Of clean streets and English papers

The association of ideas has a wonderful power.

Something I read recently used (ironically, of course, and slightly mangled) the snippet, “The ploughman homeward plods his weary way” from Thomas Gray’s Elegy Written in a Country Churchyard. Speeding along a highly personal synaptic route, this line oddly but instantly reminded me of a scene in The Sun Also Rises in which Jake Barnes emerges onto the street very early in the morning to see that the street cleaners are about their business wetting things down. From Gray to Hemingway—now there’s a stretch. But it’s an inevitable association of ideas for me.

When I was a college senior, I lived in a house on the southwest corner of Hanover’s main intersection. (Imaginatively, we usually referred to it as “The Corner.”) Most of us shared rooms on the ground and second floors, and used them as studies. We slept in a barracks-like space in the attic known as “The Tunnel,” which was reputed to be the coldest room on campus (the south gable-end window was never closed). I did most of my reading and studying in my room, but when it came time to write, I’d stake out space at a table in the rather grand, usually empty, main room on the ground floor.

My early college career was, let’s just say, undistinguished, but by my senior year I was a happy and ravenous English major, writing decent papers and getting good grades. For my final paper in a course on 17th and 18th Century British lit, I decided to tackle the transition from Augustan to Romantic by comparing the structures of a poem, Gray’s Elegy, and a building, Horace Walpole’s “little Gothic Castle,” Strawberry Hill. I began with a small pile of books and a notebook of lined pages early on a soft May evening, and finished banging away at the typescript as the sun came up the next morning. I knew this was essentially the last intellectual effort of my college career, and I knew I’d done good work and was finishing well. I felt just fine.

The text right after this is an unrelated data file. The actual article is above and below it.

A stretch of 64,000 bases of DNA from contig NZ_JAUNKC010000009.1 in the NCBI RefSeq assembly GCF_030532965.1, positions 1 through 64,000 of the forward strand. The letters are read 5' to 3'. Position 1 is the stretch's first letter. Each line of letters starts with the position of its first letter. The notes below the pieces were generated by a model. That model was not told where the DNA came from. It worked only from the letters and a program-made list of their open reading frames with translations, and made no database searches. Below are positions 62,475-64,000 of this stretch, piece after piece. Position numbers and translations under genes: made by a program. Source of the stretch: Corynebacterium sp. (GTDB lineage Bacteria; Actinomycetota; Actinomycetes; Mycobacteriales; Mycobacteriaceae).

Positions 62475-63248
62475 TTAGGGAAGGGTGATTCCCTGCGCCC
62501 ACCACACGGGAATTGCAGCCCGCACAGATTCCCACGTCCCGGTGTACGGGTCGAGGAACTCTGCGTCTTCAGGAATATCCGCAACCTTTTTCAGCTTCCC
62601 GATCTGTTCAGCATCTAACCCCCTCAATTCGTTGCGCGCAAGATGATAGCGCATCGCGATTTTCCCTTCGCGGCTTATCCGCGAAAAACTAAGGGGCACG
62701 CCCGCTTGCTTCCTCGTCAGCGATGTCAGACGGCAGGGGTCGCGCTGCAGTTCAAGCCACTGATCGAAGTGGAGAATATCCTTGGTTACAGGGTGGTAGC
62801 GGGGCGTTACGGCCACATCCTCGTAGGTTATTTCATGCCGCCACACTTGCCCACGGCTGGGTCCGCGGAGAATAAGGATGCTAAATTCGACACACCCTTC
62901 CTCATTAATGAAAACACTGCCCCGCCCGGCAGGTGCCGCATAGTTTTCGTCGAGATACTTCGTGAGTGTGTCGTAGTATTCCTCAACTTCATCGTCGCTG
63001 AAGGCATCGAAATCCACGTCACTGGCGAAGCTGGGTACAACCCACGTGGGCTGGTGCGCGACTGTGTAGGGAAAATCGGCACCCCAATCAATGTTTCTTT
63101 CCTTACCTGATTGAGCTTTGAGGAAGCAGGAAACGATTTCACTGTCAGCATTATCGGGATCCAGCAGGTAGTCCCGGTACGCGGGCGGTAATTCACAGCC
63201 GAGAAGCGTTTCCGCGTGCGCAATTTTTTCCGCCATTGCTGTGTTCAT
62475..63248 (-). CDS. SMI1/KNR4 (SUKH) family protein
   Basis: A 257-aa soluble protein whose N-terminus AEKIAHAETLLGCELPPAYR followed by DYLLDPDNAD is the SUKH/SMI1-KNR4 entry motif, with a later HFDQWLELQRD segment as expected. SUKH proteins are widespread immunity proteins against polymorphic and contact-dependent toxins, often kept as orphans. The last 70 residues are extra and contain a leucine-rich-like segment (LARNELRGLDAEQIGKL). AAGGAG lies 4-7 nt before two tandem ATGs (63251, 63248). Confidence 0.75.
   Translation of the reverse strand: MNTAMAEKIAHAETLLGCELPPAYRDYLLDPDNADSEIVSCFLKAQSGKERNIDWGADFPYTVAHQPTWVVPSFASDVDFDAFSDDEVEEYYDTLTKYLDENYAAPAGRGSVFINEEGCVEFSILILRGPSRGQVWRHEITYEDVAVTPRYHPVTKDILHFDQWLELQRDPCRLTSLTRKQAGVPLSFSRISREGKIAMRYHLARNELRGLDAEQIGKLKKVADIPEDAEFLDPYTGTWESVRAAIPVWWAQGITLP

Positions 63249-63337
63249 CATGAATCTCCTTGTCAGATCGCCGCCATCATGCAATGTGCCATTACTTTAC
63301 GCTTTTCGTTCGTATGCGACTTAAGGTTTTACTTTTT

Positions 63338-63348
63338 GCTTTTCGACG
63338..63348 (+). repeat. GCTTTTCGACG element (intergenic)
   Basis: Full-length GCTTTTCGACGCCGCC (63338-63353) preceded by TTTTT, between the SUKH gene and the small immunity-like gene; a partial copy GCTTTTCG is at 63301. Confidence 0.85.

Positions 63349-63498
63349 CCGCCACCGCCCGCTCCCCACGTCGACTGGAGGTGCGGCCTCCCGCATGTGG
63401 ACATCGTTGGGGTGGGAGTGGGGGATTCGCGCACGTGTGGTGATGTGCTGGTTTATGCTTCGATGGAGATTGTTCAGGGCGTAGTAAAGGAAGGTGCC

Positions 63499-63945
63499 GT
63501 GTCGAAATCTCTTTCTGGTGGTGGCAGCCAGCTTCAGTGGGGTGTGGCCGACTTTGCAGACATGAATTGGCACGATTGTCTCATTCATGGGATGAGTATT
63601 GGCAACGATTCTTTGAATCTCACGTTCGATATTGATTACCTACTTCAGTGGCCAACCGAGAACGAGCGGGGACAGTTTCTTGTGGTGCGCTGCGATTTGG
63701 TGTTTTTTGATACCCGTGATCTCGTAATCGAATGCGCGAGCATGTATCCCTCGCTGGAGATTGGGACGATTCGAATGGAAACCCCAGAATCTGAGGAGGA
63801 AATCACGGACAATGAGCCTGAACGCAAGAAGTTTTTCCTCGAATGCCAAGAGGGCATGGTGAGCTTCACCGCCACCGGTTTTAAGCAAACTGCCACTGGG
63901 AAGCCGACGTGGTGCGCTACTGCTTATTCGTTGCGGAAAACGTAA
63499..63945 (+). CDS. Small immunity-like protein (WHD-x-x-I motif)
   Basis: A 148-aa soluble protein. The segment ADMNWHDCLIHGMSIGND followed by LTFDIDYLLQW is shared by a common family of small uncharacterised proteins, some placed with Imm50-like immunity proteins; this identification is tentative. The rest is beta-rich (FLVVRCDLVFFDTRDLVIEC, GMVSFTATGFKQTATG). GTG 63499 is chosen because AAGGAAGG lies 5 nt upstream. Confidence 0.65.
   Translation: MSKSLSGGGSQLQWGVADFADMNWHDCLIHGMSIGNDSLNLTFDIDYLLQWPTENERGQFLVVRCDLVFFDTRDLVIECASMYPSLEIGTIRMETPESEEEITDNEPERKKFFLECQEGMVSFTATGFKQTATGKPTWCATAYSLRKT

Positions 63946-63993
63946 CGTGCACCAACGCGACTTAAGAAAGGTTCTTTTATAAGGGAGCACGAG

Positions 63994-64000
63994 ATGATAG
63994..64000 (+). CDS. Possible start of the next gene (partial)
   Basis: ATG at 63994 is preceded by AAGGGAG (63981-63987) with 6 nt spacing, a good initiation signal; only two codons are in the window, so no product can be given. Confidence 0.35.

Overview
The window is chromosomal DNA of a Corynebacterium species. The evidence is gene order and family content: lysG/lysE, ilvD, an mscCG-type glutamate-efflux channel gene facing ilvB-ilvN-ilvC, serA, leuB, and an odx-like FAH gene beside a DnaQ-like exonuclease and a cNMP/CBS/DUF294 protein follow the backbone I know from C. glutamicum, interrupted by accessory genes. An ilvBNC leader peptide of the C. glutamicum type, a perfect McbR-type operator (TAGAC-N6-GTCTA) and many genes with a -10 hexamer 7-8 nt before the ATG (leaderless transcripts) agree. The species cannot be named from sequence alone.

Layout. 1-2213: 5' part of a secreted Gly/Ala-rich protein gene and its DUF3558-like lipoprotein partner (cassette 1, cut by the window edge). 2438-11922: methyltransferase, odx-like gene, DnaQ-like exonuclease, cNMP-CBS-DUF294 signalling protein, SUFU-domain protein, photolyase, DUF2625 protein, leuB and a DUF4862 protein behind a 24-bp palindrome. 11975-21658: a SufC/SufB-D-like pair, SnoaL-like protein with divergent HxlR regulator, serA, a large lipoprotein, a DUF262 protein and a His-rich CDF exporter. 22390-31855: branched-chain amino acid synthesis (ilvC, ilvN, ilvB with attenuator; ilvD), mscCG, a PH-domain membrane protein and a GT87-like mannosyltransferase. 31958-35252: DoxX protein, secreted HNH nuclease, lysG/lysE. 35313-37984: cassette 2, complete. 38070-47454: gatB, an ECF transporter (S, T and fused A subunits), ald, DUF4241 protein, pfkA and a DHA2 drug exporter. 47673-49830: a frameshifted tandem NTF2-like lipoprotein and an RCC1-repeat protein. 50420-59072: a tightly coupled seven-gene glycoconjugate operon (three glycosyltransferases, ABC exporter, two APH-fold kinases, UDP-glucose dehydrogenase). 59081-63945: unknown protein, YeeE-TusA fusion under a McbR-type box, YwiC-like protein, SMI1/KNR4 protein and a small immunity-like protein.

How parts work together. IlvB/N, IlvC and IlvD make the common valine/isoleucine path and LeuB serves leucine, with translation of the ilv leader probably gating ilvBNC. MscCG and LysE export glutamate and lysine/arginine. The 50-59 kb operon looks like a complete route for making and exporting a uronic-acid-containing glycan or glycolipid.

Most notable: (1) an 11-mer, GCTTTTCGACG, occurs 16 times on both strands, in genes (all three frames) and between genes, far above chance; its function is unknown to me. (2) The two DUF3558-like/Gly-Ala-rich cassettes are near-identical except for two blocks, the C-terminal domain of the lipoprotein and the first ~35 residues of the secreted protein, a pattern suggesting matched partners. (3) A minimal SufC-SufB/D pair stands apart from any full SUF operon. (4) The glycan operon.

And when I wandered out the front door to see if the day deserved me, there were the street cleaning machines watering and brushing Hanover’s Main Street. In the dizzy fatigue of such moments, and stuffed to the gills with every book, play, and poem I’d inhaled over the past few years, my mind flashed immediately to Jake and the sprinkled streets of Pamplona, and with such force that I’ve never forgotten the moment. Inevitably, the memory now has come to remind me of youth and possibility and far horizons.

Of course, the same association means I’m the world’s only English major who, hearing “far from the madding crowd,” thinks Hemingway, not Hardy.



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